)(1) In graphical user interfaces, a pointer is a small arrow or other symbol on the display screen that moves as you move the mouse. You can select commands and options by positioning the tip of the arrow over the desired choice and clicking a mouse button. Many text processing programs use an I-beam pointer.
Pointers are often referred to as mouse pointers.
(2) A variable that contains the address of a location in memory. The location is the starting point of an allocated object, such as an object or value type, or the element of an array.
- pointing device
A device with which you can control the movement of the pointer to select items on a display screen. Examples of pointing devices include mice, trackballs, joysticks, touchpads, and light pens.
- pointing stick
A pointing device first developed by IBM for its notebook computers that consists of a miniature joystick, usually with a rubber eraser-head tip, positioned somewhere between the keys on the keyboard. Most pointing sticks are pressure-sensitive, so the pointer moves faster when more pressure is applied.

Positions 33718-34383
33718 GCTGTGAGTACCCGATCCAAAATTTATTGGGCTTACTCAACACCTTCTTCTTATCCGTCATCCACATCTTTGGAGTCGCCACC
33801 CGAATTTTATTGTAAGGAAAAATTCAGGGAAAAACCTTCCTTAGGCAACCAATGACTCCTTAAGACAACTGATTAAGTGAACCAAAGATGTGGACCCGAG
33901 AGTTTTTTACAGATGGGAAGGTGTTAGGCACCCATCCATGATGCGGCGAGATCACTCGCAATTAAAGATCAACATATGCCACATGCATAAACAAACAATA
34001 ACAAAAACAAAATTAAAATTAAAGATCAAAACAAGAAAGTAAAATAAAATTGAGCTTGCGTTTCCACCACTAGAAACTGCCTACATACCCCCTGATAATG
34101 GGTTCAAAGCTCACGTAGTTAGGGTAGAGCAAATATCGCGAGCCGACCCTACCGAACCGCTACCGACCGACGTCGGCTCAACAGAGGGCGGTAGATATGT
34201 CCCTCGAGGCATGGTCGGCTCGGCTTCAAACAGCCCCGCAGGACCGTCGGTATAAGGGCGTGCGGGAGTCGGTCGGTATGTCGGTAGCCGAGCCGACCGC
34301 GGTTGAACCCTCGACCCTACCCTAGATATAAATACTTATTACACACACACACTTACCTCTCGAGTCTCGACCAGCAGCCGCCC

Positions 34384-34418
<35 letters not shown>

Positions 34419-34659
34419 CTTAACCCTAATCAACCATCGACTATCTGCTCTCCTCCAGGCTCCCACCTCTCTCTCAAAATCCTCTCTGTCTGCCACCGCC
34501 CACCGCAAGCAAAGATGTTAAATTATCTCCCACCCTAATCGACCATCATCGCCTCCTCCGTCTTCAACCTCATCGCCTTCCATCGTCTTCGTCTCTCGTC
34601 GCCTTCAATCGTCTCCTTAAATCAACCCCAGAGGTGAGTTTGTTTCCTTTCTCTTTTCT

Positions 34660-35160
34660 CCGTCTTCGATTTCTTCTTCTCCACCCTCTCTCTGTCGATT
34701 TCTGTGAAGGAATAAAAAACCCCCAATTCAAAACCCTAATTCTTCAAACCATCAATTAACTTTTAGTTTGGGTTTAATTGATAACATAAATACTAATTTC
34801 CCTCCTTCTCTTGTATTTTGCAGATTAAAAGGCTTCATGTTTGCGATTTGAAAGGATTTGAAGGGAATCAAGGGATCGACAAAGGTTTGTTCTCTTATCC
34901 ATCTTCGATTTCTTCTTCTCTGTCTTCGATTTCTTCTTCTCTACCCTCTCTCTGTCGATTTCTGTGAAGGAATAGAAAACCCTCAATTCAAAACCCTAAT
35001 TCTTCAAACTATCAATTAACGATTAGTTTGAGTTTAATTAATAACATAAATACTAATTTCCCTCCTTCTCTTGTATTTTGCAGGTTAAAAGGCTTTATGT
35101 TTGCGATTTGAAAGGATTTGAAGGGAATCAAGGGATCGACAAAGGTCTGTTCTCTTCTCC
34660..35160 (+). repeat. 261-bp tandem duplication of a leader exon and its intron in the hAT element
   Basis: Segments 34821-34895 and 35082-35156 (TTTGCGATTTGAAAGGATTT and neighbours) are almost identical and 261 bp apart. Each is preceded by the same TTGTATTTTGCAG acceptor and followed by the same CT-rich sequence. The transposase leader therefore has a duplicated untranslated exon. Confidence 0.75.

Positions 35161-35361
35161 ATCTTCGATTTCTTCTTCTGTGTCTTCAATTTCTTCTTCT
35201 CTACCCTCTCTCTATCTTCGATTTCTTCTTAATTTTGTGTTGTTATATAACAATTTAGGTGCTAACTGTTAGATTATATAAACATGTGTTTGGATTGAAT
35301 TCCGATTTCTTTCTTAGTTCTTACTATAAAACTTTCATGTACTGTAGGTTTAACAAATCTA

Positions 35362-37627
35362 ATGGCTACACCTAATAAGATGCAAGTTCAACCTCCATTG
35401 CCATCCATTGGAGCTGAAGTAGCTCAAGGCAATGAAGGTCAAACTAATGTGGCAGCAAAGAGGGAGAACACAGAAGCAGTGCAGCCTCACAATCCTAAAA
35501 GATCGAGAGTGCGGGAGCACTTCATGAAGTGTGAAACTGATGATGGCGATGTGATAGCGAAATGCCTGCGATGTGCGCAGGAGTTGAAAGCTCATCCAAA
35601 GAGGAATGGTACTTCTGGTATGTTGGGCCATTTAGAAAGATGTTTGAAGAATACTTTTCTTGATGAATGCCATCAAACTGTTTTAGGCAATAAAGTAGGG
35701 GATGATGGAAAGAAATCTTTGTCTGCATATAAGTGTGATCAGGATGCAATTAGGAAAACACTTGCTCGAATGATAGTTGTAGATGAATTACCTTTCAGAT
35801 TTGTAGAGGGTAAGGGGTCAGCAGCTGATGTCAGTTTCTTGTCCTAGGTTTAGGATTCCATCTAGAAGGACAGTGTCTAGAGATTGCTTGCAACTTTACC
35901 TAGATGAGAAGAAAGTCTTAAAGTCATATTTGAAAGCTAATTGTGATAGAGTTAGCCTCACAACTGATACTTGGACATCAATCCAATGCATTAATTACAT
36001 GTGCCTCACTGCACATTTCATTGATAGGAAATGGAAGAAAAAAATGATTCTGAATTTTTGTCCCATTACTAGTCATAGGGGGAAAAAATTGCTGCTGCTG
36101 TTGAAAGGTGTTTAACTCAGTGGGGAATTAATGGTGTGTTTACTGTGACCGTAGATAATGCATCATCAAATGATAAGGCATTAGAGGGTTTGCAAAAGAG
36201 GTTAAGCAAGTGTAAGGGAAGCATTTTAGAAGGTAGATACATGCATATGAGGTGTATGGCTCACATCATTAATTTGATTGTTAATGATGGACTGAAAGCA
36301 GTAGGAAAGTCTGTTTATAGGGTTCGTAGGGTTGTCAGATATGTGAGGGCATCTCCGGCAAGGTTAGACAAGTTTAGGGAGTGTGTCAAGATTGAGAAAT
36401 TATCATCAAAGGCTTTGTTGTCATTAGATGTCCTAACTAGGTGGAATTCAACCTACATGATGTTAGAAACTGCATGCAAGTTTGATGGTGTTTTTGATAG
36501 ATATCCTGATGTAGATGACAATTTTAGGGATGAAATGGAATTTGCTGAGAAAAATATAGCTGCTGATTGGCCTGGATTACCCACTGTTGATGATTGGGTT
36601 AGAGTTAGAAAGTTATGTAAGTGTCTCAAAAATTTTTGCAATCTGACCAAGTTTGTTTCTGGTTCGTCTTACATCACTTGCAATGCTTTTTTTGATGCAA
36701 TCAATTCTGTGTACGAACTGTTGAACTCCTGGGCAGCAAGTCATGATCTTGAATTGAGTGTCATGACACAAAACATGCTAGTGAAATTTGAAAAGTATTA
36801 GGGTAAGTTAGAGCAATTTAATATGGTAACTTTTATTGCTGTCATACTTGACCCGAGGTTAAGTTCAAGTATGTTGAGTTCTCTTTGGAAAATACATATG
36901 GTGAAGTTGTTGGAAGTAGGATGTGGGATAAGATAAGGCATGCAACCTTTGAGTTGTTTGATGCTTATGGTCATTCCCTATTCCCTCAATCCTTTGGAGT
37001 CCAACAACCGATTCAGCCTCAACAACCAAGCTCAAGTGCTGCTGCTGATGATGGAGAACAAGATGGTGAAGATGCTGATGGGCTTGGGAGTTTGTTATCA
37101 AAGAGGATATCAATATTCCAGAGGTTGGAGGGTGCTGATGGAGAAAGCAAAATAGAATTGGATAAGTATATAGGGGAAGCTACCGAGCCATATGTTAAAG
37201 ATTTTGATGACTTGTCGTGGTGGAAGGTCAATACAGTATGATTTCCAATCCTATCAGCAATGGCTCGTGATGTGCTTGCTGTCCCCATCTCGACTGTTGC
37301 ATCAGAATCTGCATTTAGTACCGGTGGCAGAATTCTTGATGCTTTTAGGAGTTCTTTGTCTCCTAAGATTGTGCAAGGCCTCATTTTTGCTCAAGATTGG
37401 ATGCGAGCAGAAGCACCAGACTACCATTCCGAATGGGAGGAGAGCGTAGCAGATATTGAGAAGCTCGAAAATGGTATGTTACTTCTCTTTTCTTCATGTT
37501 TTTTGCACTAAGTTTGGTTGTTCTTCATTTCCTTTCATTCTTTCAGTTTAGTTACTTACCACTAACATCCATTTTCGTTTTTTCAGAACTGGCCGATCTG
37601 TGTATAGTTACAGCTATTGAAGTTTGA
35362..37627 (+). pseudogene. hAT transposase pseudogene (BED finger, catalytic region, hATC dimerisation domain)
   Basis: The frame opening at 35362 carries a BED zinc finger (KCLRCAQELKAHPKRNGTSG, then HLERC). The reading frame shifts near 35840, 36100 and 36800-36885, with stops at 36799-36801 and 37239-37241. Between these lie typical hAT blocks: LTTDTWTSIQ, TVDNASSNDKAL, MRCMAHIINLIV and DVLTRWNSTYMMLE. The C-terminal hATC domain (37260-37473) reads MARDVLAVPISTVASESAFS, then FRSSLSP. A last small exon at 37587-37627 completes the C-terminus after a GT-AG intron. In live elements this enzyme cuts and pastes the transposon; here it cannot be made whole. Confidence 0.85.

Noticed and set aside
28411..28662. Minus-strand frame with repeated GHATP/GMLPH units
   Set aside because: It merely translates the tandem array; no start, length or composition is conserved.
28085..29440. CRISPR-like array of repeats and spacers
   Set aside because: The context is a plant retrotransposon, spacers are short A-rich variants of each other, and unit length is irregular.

A lens filter commonly used in photography and digital photography that polarizes the light as it enters the camera lens. Polarizers can be used to help darken a bright sky or remove reflections and glare from objects. Also called a polarizing filter.
- policy awareness
A function of information systems that provides users of that specific system with accessible, understandable views of the policies associated with information resources. Policy awareness provides representations of policies in order to facilitate compliance with stated rules, and enables accountability when rules are intentionally or accidentally broken.
(1) Polling is a CAM. In a master/slave scenario, the master queries each slave device in turn as to whether it has any data to transmit. If the slave answers yes then the device is permitted to transmit its data. If the slave answers no then the master moves on and polls the next slave […]